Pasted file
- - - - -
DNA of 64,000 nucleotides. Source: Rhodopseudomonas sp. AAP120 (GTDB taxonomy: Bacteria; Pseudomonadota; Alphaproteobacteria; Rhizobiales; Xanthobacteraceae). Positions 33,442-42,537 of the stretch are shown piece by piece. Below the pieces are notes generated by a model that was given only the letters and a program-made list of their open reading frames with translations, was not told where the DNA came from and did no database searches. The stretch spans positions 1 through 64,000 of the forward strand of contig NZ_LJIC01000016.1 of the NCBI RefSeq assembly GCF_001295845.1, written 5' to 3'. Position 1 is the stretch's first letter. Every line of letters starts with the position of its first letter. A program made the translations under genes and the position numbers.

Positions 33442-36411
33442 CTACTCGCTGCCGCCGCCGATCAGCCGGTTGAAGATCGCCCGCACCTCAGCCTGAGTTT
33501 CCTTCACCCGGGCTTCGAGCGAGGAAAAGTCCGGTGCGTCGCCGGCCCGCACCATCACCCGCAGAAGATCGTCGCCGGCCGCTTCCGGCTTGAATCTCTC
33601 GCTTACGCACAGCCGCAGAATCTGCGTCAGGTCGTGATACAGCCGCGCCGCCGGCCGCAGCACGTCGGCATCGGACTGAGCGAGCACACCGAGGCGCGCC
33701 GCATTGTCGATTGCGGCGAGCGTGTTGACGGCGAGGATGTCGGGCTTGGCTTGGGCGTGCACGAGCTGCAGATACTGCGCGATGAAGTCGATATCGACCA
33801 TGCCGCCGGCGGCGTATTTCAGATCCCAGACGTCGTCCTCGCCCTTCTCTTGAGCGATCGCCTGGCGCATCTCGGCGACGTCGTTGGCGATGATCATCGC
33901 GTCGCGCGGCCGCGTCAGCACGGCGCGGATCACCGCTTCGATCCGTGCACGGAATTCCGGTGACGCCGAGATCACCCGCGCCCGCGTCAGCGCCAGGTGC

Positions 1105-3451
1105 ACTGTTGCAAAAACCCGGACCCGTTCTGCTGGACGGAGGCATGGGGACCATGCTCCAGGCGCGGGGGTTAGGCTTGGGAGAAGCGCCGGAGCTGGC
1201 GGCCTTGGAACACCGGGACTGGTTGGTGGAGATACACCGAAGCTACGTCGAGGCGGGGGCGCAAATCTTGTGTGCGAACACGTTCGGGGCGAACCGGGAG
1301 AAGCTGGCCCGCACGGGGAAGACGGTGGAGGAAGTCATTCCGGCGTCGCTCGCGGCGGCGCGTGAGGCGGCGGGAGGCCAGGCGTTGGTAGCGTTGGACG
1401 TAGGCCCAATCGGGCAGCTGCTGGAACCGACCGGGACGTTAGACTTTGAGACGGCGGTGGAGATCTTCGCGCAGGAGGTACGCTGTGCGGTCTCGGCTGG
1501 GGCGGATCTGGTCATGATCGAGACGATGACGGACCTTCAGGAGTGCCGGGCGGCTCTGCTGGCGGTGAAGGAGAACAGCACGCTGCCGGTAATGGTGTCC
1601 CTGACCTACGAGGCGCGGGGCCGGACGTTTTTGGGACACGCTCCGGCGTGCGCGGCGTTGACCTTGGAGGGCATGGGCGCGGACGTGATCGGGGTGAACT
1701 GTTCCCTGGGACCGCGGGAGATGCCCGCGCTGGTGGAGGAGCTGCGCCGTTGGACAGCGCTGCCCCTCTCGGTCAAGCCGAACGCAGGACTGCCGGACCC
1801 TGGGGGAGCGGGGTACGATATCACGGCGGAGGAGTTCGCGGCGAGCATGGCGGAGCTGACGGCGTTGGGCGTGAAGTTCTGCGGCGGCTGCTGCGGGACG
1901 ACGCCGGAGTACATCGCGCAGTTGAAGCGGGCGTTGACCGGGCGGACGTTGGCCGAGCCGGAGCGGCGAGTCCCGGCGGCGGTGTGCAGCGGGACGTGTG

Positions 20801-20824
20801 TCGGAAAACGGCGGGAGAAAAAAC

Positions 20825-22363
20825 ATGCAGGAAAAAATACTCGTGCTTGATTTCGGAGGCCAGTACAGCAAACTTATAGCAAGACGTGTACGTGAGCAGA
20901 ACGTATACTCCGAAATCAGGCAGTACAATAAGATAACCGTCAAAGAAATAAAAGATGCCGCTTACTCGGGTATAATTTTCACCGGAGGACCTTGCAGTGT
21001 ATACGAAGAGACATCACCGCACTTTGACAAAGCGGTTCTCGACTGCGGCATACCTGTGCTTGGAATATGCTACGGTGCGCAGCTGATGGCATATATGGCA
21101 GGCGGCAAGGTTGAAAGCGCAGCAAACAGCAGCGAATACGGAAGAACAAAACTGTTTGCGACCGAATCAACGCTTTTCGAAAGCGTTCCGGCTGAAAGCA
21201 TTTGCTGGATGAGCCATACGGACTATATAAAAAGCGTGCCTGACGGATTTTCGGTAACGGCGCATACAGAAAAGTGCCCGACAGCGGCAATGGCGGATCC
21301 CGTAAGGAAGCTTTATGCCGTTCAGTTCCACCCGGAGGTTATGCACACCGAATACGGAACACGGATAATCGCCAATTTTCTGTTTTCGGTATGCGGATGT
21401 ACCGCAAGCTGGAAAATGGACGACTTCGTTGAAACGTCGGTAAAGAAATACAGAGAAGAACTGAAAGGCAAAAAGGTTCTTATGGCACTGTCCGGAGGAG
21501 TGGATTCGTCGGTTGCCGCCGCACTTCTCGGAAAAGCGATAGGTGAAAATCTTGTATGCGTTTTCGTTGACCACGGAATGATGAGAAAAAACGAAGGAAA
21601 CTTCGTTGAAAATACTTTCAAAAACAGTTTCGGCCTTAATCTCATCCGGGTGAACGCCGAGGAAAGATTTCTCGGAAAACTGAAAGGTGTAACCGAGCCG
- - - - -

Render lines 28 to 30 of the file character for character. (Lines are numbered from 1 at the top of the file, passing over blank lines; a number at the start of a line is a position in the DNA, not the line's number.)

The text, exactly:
21401 ACCGCAAGCTGGAAAATGGACGACTTCGTTGAAACGTCGGTAAAGAAATACAGAGAAGAACTGAAAGGCAAAAAGGTTCTTATGGCACTGTCCGGAGGAG
21501 TGGATTCGTCGGTTGCCGCCGCACTTCTCGGAAAAGCGATAGGTGAAAATCTTGTATGCGTTTTCGTTGACCACGGAATGATGAGAAAAAACGAAGGAAA
21601 CTTCGTTGAAAATACTTTCAAAAACAGTTTCGGCCTTAATCTCATCCGGGTGAACGCCGAGGAAAGATTTCTCGGAAAACTGAAAGGTGTAACCGAGCCG